Millions of fish have died in a recent fish kill in the Neuse and Tar-Pamlico river basins. State officials said the dead fish are mostly Menhaden, small fish between three and five inches long.
According to officials at the North Carolina Environmental and Natural Resources, extreme natural changes are to blame.
They believe the fish kill is a result of algal blooms from slime mold. Strong sunlight sparks the algal bloom’s growth, and they cause the oxygen levels in the water to change.
The dead Menhaden have been spotted this week in the Neuse, from Union Point in New Bern to the mouth of Slocum Creek, as well in Washington, Chocowinity and Blounts Creek areas of the Tar and Pamlico rivers.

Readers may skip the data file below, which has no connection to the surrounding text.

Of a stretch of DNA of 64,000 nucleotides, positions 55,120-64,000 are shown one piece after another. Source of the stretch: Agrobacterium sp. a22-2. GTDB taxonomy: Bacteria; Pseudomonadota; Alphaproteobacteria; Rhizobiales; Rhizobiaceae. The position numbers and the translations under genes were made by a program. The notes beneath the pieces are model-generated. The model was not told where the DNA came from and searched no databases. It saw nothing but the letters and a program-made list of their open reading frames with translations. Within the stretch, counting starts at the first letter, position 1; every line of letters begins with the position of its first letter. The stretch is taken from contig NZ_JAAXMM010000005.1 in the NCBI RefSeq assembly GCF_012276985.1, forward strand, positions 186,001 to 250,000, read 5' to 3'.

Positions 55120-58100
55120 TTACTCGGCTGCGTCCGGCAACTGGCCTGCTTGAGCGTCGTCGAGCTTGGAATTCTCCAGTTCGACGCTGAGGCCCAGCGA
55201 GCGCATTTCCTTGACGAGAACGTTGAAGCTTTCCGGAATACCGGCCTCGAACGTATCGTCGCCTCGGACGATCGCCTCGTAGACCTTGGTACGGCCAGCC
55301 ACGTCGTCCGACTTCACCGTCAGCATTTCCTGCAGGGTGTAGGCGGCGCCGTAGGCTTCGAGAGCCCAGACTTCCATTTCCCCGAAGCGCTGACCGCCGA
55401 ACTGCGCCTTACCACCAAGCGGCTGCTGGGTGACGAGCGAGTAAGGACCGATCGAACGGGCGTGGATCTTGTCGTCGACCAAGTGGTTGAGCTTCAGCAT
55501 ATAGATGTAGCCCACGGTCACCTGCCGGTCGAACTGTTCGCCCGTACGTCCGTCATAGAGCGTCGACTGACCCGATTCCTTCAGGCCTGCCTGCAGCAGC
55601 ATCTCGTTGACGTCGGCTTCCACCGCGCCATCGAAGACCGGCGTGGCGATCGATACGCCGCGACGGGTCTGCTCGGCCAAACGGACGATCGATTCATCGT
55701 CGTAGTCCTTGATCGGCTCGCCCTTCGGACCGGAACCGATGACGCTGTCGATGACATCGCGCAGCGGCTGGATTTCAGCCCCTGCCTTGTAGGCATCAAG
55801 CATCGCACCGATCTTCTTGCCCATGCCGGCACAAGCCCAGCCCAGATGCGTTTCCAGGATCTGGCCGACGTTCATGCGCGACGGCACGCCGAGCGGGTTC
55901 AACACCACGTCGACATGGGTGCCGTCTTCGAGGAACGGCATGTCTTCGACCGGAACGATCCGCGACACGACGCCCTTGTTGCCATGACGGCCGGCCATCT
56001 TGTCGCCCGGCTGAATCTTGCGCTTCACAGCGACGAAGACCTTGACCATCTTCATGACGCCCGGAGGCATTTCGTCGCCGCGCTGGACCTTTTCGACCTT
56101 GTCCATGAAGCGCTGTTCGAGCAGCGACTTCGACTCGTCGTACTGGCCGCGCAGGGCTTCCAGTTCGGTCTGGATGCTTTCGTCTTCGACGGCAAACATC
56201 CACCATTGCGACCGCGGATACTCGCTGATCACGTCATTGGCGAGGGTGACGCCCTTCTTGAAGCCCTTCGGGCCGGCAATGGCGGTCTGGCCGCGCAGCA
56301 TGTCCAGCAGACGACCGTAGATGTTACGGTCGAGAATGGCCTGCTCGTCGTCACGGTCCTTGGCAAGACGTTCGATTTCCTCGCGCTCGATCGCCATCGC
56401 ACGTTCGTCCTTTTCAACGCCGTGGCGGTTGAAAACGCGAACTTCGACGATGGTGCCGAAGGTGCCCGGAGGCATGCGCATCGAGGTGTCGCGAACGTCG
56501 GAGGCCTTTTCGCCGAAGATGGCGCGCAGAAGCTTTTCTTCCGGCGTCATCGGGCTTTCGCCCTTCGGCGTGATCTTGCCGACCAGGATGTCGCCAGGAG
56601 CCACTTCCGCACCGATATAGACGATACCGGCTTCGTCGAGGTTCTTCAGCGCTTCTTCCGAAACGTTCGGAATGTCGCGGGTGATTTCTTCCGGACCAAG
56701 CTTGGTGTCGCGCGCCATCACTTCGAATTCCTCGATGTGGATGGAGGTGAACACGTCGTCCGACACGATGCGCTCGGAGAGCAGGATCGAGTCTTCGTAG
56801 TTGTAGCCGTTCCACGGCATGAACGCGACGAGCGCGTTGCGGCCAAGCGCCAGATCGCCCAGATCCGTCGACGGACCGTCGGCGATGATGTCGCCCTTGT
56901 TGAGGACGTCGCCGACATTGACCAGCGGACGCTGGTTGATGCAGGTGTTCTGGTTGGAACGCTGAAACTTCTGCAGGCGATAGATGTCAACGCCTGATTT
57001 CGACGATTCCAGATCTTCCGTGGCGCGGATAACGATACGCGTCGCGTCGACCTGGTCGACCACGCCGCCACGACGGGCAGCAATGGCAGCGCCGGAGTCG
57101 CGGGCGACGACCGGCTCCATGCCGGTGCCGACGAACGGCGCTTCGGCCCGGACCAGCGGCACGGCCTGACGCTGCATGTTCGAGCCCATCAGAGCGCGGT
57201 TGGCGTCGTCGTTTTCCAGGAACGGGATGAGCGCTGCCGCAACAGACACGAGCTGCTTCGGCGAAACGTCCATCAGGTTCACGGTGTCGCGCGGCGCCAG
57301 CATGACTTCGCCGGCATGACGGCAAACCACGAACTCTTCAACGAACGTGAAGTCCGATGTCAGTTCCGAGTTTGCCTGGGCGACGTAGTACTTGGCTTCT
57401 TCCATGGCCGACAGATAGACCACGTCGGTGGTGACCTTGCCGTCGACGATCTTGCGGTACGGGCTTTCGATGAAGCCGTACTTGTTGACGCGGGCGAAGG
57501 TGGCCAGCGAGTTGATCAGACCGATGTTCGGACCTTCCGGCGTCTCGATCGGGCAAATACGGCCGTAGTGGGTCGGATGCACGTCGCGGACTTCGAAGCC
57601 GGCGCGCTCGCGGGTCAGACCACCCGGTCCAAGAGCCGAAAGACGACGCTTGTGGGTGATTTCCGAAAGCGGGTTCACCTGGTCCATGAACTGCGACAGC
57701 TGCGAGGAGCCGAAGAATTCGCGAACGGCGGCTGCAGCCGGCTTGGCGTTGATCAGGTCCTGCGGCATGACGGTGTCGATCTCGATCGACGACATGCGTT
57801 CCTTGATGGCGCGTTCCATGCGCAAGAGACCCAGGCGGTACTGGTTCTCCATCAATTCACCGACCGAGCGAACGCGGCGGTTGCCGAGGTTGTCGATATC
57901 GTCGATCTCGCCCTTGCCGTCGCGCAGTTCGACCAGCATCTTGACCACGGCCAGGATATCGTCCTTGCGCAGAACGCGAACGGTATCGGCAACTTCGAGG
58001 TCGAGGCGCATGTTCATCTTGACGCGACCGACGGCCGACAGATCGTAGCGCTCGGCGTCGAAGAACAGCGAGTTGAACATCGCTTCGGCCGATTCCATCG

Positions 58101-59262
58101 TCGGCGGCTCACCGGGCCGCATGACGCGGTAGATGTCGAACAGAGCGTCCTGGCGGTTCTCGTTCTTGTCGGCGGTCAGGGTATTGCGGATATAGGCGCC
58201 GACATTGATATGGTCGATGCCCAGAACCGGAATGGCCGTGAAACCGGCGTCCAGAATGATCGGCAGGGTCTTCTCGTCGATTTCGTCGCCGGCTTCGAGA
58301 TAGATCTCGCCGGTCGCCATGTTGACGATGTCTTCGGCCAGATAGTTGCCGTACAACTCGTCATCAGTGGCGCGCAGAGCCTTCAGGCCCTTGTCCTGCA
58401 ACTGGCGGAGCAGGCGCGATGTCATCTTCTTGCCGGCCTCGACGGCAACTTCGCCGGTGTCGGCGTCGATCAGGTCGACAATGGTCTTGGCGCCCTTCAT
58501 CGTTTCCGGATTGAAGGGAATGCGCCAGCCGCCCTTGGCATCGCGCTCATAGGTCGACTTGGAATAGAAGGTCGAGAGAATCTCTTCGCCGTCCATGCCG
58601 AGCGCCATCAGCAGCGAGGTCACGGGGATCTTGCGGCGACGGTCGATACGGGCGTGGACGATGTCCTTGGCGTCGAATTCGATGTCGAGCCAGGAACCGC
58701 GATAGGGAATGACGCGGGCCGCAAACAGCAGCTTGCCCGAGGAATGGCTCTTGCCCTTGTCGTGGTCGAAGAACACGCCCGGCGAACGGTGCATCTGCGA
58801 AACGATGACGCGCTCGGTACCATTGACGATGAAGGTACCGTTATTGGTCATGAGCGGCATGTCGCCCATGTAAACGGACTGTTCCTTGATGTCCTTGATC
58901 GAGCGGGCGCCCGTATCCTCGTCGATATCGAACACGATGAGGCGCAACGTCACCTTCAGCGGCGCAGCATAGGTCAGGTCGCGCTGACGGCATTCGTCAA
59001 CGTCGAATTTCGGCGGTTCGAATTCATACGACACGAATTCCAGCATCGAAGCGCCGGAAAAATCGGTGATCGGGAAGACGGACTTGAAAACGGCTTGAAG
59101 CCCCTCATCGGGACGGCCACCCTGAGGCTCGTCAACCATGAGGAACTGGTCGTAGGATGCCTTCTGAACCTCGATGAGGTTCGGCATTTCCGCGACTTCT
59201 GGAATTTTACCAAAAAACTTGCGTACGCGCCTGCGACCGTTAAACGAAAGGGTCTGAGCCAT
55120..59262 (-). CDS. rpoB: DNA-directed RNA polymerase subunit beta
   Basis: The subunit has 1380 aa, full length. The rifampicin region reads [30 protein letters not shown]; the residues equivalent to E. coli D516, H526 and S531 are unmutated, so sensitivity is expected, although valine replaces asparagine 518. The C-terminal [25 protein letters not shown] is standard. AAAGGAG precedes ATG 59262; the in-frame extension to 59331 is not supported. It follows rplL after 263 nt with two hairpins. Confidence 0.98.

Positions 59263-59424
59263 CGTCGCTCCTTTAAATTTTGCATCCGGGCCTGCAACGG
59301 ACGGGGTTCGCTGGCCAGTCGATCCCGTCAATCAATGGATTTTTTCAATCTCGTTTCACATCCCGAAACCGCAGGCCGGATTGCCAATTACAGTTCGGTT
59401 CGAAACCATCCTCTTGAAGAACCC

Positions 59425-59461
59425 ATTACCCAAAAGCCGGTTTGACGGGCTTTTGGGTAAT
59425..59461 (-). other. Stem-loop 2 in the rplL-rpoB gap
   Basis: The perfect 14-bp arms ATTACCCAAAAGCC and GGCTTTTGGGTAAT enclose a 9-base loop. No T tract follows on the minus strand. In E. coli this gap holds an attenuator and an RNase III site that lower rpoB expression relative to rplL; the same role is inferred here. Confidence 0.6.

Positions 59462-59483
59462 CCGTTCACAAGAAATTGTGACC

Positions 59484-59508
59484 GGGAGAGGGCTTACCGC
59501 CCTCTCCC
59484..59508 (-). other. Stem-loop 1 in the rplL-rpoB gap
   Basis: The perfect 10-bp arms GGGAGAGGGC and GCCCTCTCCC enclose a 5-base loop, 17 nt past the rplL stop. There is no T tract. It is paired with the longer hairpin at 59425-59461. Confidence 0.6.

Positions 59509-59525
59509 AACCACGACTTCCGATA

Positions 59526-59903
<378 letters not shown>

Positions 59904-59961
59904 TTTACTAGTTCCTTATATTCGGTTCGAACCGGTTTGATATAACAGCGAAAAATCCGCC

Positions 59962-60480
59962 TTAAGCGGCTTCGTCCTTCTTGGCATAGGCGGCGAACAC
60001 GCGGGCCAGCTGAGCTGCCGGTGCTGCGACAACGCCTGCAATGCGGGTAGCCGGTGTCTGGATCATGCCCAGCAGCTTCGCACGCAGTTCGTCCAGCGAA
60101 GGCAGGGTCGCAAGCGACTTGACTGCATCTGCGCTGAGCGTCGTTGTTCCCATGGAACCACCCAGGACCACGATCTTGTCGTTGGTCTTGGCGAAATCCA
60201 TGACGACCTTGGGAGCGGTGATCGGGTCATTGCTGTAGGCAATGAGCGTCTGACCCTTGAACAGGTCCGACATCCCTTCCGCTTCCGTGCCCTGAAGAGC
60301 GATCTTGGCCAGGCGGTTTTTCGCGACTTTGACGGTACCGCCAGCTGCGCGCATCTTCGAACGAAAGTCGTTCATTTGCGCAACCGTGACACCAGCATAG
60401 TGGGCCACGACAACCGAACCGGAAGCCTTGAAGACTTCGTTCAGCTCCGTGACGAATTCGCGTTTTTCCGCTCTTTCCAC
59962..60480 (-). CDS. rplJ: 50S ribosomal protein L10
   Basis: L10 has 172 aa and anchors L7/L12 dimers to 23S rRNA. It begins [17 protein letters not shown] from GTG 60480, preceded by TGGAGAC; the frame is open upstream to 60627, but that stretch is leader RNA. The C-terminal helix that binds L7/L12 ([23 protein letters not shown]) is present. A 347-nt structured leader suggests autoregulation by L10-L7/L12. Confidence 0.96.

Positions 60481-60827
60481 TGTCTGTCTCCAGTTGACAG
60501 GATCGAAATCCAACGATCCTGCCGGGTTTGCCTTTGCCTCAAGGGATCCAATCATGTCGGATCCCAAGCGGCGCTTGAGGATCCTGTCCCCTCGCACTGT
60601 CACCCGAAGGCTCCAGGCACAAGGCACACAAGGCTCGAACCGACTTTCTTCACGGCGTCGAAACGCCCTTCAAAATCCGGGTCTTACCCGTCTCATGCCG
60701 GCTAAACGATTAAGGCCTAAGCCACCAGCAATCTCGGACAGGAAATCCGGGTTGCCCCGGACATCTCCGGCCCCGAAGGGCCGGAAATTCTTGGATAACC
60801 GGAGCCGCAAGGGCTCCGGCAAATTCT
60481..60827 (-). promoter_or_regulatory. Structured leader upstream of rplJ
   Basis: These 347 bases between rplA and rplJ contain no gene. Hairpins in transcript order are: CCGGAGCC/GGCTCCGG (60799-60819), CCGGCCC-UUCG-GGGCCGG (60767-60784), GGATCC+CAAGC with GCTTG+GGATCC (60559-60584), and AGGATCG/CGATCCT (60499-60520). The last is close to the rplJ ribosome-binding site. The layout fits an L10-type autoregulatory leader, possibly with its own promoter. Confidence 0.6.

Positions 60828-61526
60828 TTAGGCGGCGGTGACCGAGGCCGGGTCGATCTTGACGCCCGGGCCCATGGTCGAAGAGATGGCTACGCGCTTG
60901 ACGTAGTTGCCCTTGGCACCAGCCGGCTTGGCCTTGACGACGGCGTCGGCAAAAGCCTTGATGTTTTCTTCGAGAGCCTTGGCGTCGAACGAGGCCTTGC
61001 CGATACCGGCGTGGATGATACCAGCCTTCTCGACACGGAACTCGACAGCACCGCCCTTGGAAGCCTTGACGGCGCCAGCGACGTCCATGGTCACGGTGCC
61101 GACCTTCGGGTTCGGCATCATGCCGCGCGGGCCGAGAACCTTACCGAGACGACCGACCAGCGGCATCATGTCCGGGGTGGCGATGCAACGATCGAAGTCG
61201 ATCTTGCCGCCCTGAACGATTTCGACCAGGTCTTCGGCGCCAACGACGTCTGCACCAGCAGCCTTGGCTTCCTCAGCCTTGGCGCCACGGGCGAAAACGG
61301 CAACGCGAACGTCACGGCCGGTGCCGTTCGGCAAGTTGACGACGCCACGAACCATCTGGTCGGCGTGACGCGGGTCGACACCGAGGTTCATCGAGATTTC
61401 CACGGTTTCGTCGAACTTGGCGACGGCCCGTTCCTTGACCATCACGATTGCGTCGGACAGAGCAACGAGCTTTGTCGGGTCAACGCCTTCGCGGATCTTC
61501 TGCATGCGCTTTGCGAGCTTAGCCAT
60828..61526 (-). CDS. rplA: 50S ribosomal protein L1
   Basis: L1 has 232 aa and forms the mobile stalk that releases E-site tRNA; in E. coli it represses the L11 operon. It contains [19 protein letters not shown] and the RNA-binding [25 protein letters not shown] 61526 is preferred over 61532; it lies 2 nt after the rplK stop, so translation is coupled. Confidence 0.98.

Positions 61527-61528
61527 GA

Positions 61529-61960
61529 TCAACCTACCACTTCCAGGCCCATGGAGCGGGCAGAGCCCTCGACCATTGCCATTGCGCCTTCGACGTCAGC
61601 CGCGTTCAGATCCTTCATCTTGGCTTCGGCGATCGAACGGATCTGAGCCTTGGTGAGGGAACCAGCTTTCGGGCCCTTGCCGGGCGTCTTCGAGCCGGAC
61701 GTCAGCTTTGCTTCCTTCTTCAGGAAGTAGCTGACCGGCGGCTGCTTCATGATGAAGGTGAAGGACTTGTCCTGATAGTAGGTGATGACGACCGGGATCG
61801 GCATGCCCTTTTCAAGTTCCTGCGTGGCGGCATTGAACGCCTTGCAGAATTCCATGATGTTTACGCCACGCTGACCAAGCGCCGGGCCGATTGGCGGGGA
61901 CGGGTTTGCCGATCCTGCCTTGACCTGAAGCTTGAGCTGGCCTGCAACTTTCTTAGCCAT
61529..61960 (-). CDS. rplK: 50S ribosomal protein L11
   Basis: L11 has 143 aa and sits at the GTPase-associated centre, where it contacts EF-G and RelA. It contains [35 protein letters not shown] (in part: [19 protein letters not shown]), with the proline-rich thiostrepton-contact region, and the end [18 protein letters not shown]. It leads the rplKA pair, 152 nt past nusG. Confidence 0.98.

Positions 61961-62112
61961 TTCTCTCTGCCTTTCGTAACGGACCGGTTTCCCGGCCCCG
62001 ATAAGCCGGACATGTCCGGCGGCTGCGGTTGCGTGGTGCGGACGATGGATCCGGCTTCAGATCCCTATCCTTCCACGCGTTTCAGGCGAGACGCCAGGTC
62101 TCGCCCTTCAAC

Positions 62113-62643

Rick Dove is the director of the Coastal Carolina River Watch in New Bern.
"These Menhaden are starting to die in the river, the last few days we've started to see them dying in large amounts," he said.
Dove is worried the fish kill is caused by pollution, due to the sores on the fishes' bodies.
"Mostly we see the Menhaden dying like in this the early spring, and then we see it in huge number in their migrations during September and October," Dove said.
State officials said a similar event happened almost one year ago in these same waters.
"When they die in this river their bodies decomposes, and all the nutrients go back into the water," Dove said.
He said the last major fish kill in the Neuse River was in 2009 when 100 million fish were killed.
"This fish kill is relatively small compared to other fish kills," Dove said.
State officials said there is no harm to people who swim in the water. The dead fish are now being analyzed by the state.